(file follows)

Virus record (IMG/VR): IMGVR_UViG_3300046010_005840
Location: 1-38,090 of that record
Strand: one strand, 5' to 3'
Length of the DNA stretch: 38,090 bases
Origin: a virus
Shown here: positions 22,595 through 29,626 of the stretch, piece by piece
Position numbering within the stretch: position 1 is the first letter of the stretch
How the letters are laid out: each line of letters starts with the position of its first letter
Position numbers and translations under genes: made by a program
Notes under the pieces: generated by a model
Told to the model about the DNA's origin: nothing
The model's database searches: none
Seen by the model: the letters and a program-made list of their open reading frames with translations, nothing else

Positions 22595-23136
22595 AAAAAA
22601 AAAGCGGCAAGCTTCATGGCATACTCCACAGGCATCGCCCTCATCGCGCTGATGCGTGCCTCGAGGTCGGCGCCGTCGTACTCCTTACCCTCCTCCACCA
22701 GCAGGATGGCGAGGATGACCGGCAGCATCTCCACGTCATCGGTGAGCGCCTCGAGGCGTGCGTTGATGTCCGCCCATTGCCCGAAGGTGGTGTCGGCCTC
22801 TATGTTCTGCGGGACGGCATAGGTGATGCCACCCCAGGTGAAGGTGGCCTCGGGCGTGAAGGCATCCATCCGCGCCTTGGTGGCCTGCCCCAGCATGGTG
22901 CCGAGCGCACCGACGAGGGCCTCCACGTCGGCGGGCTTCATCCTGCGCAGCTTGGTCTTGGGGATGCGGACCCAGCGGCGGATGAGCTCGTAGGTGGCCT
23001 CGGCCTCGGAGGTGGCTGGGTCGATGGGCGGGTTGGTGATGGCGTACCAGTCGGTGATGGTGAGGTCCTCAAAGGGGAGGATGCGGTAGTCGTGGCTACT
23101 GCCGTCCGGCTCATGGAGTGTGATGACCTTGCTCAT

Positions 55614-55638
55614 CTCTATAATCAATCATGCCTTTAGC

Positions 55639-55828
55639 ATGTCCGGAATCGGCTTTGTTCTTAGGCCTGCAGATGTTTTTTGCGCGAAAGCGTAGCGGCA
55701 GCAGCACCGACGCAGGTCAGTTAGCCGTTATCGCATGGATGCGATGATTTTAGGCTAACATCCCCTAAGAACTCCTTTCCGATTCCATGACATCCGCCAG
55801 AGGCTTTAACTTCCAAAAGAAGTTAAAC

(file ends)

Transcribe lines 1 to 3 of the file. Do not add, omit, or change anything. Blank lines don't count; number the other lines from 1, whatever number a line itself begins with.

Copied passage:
Virus record (IMG/VR): IMGVR_UViG_3300046010_005840
Location: 1-38,090 of that record
Strand: one strand, 5' to 3'